Springfield, Mass. Milton Bradley, [n.d., ca. 1900]. “The Game of Words and Sentences” is a sort of fast-paced combination of a pattern matching game and Scrabble. The instruction sheet directs players to draw letter tiles from the box at random and arrange them on a tabletop in alphabetical order. Any player can “steal” letters from the pool on the table and rearrange them into words, but players can also steal from other players to make new words and sabotage their competitors. The present game would be a useful tool in teaching children spelling, vocabulary, and quick thinking in a friendly competitive environment. Box (5 ” x 4 ” x 2”) enclosing 4 pp. instruction booklet (5 ” x 7 ”) and approximately two hundred tile game pieces ( ” x ”). Each stiff card tile is printed on one side with a letter. The clasp to shut the box has mostly broken away. Small crack to box lid. Some staining. The game tiles and instruction sheet are clean and fresh. The instruction sheet is creased in the middle, as issued, to fit into the box. A very good example of this rare educational game teaching language skills. Light brown hinged wooden box. Item #17304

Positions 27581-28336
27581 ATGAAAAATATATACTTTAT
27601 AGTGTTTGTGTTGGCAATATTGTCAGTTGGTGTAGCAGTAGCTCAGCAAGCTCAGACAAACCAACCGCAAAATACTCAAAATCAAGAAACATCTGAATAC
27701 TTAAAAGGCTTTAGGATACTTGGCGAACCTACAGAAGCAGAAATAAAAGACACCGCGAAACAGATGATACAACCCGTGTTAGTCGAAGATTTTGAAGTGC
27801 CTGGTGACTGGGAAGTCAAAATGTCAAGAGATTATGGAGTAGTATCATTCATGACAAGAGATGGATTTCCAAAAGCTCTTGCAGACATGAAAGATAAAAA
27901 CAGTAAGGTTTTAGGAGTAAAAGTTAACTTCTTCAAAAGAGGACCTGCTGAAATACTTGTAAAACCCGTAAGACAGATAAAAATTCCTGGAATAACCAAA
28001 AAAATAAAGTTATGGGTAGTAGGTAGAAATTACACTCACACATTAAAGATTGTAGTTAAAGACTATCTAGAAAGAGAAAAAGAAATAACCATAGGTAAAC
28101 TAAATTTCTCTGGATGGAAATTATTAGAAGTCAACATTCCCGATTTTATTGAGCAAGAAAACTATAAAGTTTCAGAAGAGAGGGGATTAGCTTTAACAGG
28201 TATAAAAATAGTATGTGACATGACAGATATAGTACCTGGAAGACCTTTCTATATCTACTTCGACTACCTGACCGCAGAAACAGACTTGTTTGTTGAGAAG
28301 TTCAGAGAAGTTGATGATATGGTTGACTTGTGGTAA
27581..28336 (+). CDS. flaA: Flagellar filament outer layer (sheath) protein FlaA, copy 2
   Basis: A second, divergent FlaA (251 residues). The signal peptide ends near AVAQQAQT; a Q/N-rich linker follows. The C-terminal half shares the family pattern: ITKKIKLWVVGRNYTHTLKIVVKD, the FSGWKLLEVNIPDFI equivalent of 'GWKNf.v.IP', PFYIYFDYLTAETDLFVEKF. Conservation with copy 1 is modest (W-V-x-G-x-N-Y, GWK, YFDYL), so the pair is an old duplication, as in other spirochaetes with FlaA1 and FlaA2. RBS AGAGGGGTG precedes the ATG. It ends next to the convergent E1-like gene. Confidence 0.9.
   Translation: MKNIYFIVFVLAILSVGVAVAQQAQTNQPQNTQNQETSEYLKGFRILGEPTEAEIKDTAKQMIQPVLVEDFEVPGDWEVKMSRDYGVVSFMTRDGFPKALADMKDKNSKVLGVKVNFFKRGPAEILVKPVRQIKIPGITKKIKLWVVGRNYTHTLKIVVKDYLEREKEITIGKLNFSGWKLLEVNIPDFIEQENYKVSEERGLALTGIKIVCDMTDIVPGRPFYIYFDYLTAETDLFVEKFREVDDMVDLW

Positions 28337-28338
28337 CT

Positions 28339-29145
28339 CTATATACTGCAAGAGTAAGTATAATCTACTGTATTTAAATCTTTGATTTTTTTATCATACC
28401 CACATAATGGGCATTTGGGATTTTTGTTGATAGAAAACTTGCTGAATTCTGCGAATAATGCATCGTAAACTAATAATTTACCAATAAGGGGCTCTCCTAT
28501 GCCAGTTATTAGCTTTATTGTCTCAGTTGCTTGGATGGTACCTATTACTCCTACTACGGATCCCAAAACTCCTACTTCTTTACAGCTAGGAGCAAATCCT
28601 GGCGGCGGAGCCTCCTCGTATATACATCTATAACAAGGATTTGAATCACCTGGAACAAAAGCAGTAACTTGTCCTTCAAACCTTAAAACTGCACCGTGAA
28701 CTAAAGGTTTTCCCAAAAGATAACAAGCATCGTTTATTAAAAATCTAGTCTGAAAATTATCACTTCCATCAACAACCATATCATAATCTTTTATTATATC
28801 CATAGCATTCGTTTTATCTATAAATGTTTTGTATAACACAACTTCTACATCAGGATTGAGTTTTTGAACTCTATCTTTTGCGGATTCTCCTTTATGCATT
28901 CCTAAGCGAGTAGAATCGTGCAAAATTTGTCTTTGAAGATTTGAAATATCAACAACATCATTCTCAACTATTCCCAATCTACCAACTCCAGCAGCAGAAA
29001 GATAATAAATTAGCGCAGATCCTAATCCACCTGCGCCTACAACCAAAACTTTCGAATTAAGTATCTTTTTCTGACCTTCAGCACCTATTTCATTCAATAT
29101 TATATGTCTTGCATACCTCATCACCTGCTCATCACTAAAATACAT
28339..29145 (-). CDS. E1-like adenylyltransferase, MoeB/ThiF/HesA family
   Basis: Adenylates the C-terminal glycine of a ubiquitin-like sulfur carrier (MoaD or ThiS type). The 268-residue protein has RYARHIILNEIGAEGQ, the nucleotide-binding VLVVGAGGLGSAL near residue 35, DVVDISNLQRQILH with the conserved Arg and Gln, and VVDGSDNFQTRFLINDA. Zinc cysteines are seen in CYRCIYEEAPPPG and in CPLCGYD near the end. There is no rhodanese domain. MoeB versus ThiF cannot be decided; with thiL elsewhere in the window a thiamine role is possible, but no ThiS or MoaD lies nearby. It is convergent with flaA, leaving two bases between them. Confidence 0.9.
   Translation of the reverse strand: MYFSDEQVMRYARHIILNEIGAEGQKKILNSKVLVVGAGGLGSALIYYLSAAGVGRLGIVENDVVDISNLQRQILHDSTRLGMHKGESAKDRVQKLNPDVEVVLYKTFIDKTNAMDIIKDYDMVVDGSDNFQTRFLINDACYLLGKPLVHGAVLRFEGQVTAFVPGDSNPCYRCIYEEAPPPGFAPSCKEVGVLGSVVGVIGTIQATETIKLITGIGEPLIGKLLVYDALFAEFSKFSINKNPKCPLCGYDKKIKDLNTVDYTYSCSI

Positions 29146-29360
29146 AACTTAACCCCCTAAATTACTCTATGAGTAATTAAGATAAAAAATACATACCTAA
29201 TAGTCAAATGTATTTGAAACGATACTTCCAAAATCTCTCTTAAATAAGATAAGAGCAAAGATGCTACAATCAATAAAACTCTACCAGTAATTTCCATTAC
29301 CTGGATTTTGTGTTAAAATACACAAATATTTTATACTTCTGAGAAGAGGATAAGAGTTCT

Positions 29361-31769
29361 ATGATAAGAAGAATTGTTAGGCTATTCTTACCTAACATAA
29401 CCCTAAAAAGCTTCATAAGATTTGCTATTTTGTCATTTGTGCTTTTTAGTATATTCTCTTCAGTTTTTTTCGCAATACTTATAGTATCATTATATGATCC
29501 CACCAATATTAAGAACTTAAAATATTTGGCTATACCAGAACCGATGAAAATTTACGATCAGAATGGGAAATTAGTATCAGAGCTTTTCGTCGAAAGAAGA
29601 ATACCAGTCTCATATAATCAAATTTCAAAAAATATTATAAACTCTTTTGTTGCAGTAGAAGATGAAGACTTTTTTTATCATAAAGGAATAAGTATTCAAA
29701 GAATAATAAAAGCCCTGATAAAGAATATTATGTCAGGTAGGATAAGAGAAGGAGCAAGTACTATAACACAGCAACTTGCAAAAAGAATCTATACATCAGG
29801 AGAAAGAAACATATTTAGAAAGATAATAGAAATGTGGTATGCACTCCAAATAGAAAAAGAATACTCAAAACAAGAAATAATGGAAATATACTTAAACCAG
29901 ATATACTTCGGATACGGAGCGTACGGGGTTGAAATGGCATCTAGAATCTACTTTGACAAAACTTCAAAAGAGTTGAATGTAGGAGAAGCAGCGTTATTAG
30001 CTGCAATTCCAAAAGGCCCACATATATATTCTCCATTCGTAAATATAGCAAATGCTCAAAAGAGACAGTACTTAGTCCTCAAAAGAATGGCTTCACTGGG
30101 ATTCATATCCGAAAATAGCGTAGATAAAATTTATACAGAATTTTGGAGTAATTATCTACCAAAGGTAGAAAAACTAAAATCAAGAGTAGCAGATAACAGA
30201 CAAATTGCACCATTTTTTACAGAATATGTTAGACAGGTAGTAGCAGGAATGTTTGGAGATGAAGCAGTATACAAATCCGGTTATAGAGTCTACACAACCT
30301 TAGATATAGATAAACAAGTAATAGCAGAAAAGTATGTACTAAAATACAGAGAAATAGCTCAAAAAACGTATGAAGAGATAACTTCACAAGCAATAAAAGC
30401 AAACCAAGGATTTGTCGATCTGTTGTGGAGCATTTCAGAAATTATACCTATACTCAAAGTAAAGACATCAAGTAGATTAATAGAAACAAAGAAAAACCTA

Scrabble was invented in 1938 by Alfred Mosher Butts as a variation on Lexiko, another word game he invented in 1931. “The Game of Words and Sentences” does not seem to have any direct tie to Scrabble aside from both games being distributed by the Milton Bradley Company, but the similarities in gameplay are clear. Conceptually, the Game of Words and Sentences can be seen as a less structured and more child-friendly precursor to Alfred Butts’ word games.
OCLC records no copies. We could not locate any copies in commerce at this time.